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Is Tactile Systems Technology, Inc. (NASDAQ:TCMD) Struggling With Its 7.0% Return On Capital Employed?

Simply Wall St

Today we are going to look at Tactile Systems Technology, Inc. (NASDAQ:TCMD) to see whether it might be an attractive investment prospect. To be precise, we'll consider its Return On Capital Employed (ROCE), as that will inform our view of the quality of the business.

First, we'll go over how we calculate ROCE. Next, we'll compare it to others in its industry. Last but not least, we'll look at what impact its current liabilities have on its ROCE.

Return On Capital Employed (ROCE): What is it?

ROCE measures the amount of pre-tax profits a company can generate from the capital employed in its business. Generally speaking a higher ROCE is better. Overall, it is a valuable metric that has its flaws. Author Edwin Whiting says to be careful when comparing the ROCE of different businesses, since 'No two businesses are exactly alike.

How Do You Calculate Return On Capital Employed?

Analysts use this formula to calculate return on capital employed:

Return on Capital Employed = Earnings Before Interest and Tax (EBIT) ÷ (Total Assets - Current Liabilities)

Or for Tactile Systems Technology:

0.07 = US$8.4m ÷ (US$144m - US$24m) (Based on the trailing twelve months to September 2019.)

Therefore, Tactile Systems Technology has an ROCE of 7.0%.

Check out our latest analysis for Tactile Systems Technology

Is Tactile Systems Technology's ROCE Good?

When making comparisons between similar businesses, investors may find ROCE useful. Using our data, Tactile Systems Technology's ROCE appears to be significantly below the 9.0% average in the Medical Equipment industry. This performance is not ideal, as it suggests the company may not be deploying its capital as effectively as some competitors. Separate from how Tactile Systems Technology stacks up against its industry, its ROCE in absolute terms is mediocre; relative to the returns on government bonds. Investors may wish to consider higher-performing investments.

The image below shows how Tactile Systems Technology's ROCE compares to its industry, and you can click it to see more detail on its past growth.

NasdaqGM:TCMD Past Revenue and Net Income, January 29th 2020

It is important to remember that ROCE shows past performance, and is not necessarily predictive. ROCE can be misleading for companies in cyclical industries, with returns looking impressive during the boom times, but very weak during the busts. This is because ROCE only looks at one year, instead of considering returns across a whole cycle. What happens in the future is pretty important for investors, so we have prepared a free report on analyst forecasts for Tactile Systems Technology.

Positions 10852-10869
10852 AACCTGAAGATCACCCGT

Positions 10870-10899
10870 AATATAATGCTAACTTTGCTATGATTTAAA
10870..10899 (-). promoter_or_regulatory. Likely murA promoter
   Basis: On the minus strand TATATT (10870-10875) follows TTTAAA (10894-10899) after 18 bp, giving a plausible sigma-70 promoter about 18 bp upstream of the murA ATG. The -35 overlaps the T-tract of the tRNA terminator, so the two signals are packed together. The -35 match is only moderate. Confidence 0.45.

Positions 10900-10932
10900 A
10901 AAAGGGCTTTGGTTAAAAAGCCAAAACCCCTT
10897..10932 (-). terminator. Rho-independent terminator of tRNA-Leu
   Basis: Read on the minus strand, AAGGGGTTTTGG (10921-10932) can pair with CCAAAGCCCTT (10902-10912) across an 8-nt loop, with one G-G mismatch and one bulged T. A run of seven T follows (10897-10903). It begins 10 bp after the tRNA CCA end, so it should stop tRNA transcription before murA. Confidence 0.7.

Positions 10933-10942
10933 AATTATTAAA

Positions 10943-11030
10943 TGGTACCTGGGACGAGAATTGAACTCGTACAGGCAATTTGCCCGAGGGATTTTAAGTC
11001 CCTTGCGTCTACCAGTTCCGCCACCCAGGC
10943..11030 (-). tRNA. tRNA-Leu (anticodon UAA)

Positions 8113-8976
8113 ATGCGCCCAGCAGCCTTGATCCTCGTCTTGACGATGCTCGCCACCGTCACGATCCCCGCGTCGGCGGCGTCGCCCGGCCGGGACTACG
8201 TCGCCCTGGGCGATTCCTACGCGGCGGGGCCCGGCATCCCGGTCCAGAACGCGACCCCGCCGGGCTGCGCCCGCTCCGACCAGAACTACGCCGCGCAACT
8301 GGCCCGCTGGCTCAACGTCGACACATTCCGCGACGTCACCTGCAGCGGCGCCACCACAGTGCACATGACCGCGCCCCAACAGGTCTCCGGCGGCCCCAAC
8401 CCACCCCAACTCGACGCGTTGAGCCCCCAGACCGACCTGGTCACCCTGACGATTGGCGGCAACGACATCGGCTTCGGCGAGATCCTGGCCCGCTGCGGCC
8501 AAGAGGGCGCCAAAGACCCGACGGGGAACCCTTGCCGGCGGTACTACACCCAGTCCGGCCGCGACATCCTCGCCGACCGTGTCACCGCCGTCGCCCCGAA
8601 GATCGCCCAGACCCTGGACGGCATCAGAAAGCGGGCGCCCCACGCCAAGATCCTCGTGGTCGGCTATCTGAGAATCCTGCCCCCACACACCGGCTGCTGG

Tactile Systems Technology's Current Liabilities And Their Impact On Its ROCE

Liabilities, such as supplier bills and bank overdrafts, are referred to as current liabilities if they need to be paid within 12 months. Due to the way the ROCE equation works, having large bills due in the near term can make it look as though a company has less capital employed, and thus a higher ROCE than usual. To counteract this, we check if a company has high current liabilities, relative to its total assets.

Tactile Systems Technology has total assets of US$144m and current liabilities of US$24m. As a result, its current liabilities are equal to approximately 17% of its total assets. It is good to see a restrained amount of current liabilities, as this limits the effect on ROCE.

What We Can Learn From Tactile Systems Technology's ROCE

With that in mind, we're not overly impressed with Tactile Systems Technology's ROCE, so it may not be the most appealing prospect. Of course, you might find a fantastic investment by looking at a few good candidates. So take a peek at this free list of companies with modest (or no) debt, trading on a P/E below 20.

If you like to buy stocks alongside management, then you might just love this free list of companies. (Hint: insiders have been buying them).

If you spot an error that warrants correction, please contact the editor at editorial-team@simplywallst.com. This article by Simply Wall St is general in nature. It does not constitute a recommendation to buy or sell any stock, and does not take account of your objectives, or your financial situation. Simply Wall St has no position in the stocks mentioned.

We aim to bring you long-term focused research analysis driven by fundamental data. Note that our analysis may not factor in the latest price-sensitive company announcements or qualitative material. Thank you for reading.